Argentina’s inflation accelerated last month at the fastest pace since President Alberto Fernández took office in late 2019, prompting the government to tighten its unorthodox controls over companies.
Consumer prices rose 4.2 percent in March from February, according to the median forecast of economists surveyed by Bloomberg ahead of Thursday’s release. Economy Minister Martín Guzmán said Wednesday that inflation should cool in April after reaching its peak for the year last month.
Double-digit inflation has been a persistent problem for recent administrations in Argentina. To combat it, Fernández’s government has relied on unorthodox tools including price caps and agreements, rejecting traditional monetary options used by most countries.
The recent spike, with the inflation rate running at about 40 percent annually, threatens to derail Argentina’s fragile economic recovery six months before key midterm elections. On Wednesday, the government ordered stricter enforcement of price controls and said it would hire as many as 500 inspectors to ensure businesses are complying with regulations.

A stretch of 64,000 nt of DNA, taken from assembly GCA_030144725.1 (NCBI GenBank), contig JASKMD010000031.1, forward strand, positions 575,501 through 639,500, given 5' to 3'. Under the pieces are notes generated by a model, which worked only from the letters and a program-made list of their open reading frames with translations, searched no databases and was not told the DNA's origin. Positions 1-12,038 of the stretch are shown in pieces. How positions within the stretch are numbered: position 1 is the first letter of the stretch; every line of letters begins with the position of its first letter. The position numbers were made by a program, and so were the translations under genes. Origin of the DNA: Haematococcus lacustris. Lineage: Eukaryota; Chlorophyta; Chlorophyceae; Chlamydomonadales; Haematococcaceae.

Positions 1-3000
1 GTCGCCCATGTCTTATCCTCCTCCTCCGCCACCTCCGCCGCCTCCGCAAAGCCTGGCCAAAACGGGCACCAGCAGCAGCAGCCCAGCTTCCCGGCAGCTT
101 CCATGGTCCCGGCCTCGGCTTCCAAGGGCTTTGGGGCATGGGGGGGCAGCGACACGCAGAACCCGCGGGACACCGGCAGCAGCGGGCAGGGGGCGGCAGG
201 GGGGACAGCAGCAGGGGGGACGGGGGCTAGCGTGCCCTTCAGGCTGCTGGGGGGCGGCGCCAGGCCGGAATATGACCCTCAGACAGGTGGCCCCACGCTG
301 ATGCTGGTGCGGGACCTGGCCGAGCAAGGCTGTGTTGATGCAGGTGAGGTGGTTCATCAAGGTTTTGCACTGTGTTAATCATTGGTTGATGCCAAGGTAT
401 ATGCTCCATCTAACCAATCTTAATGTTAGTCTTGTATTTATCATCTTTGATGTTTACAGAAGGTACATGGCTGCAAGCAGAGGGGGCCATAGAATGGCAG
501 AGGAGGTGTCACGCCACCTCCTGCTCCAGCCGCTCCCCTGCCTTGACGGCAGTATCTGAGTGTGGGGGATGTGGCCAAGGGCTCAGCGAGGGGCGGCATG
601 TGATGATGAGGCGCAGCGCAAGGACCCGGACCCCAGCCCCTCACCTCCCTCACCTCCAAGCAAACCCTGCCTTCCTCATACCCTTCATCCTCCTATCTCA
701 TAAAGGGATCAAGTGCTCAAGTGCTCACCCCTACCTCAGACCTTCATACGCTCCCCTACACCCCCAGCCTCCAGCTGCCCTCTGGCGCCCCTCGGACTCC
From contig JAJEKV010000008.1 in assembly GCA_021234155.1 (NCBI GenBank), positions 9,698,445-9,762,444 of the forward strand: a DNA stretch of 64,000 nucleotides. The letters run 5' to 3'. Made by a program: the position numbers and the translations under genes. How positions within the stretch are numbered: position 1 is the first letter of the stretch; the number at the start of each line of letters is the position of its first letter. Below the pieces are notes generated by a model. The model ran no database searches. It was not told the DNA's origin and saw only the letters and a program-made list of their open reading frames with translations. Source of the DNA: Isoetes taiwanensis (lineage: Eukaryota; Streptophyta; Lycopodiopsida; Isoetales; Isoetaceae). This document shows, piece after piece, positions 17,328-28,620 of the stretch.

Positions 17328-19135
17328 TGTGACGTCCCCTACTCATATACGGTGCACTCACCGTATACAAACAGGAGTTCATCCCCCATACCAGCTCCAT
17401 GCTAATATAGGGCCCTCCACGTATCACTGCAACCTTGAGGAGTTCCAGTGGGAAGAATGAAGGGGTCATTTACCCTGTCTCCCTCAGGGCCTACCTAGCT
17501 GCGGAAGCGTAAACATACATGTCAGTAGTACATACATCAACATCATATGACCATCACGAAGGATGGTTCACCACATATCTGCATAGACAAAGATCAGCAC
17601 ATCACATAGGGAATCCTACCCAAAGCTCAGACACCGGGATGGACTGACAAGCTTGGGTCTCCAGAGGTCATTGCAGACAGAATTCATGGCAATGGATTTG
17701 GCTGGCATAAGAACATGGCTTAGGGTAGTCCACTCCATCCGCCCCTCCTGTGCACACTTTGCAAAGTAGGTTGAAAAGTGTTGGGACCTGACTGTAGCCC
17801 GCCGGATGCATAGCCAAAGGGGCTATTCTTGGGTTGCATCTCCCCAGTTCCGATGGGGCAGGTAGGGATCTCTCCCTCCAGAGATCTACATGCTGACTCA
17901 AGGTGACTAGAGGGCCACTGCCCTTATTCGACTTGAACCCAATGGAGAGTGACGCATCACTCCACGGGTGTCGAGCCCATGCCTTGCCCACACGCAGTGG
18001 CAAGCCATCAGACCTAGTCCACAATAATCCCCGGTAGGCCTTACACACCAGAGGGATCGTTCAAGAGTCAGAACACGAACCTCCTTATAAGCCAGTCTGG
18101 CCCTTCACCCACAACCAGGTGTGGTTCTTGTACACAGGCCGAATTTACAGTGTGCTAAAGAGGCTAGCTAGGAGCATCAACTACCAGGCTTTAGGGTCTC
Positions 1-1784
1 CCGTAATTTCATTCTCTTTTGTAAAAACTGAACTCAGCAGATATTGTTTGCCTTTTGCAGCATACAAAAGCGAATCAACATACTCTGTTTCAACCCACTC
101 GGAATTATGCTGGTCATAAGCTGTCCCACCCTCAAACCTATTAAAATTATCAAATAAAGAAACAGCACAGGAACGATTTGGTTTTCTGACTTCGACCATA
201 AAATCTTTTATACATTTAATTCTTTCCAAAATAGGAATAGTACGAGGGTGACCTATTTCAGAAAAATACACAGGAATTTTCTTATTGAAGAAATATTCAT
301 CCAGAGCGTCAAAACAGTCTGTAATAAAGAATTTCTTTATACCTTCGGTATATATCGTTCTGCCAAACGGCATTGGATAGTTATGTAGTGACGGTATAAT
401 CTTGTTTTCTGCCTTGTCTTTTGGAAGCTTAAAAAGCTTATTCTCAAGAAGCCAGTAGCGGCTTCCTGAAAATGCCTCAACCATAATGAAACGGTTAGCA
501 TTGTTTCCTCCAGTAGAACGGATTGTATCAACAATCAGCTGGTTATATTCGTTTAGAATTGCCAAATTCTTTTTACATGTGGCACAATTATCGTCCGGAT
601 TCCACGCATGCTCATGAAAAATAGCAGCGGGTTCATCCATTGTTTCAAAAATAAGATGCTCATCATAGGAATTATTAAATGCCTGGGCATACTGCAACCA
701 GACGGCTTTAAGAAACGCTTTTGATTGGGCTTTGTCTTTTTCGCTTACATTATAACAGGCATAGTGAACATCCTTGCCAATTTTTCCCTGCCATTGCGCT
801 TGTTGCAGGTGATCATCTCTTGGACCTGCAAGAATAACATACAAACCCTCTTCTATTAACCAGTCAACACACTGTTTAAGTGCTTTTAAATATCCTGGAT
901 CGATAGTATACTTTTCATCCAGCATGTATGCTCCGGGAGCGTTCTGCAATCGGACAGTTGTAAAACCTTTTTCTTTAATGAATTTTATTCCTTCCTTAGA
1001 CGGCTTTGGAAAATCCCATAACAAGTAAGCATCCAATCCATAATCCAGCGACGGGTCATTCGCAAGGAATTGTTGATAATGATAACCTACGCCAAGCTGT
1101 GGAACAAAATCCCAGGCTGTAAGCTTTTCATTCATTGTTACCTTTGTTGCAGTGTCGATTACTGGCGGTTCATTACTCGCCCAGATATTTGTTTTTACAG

Guzmán asked for “more cooperation” by companies to try to reach the government’s 29 percent annual inflation target for the end of 2021. Economists say the rate accelerated to almost 42 percent in March.
The clampdown on prices has also led to an uneasy relationship between Fernández’s government and businesses. US companies recently asked his administration to ease up on price controls, calling the regulatory environment “hostile, restrictive and unpredictable.”
Argentina’s statistics agency INDEC is set to release March’s inflation rate at 4pm on Thursday.
by Patrick Gillespie, Bloomberg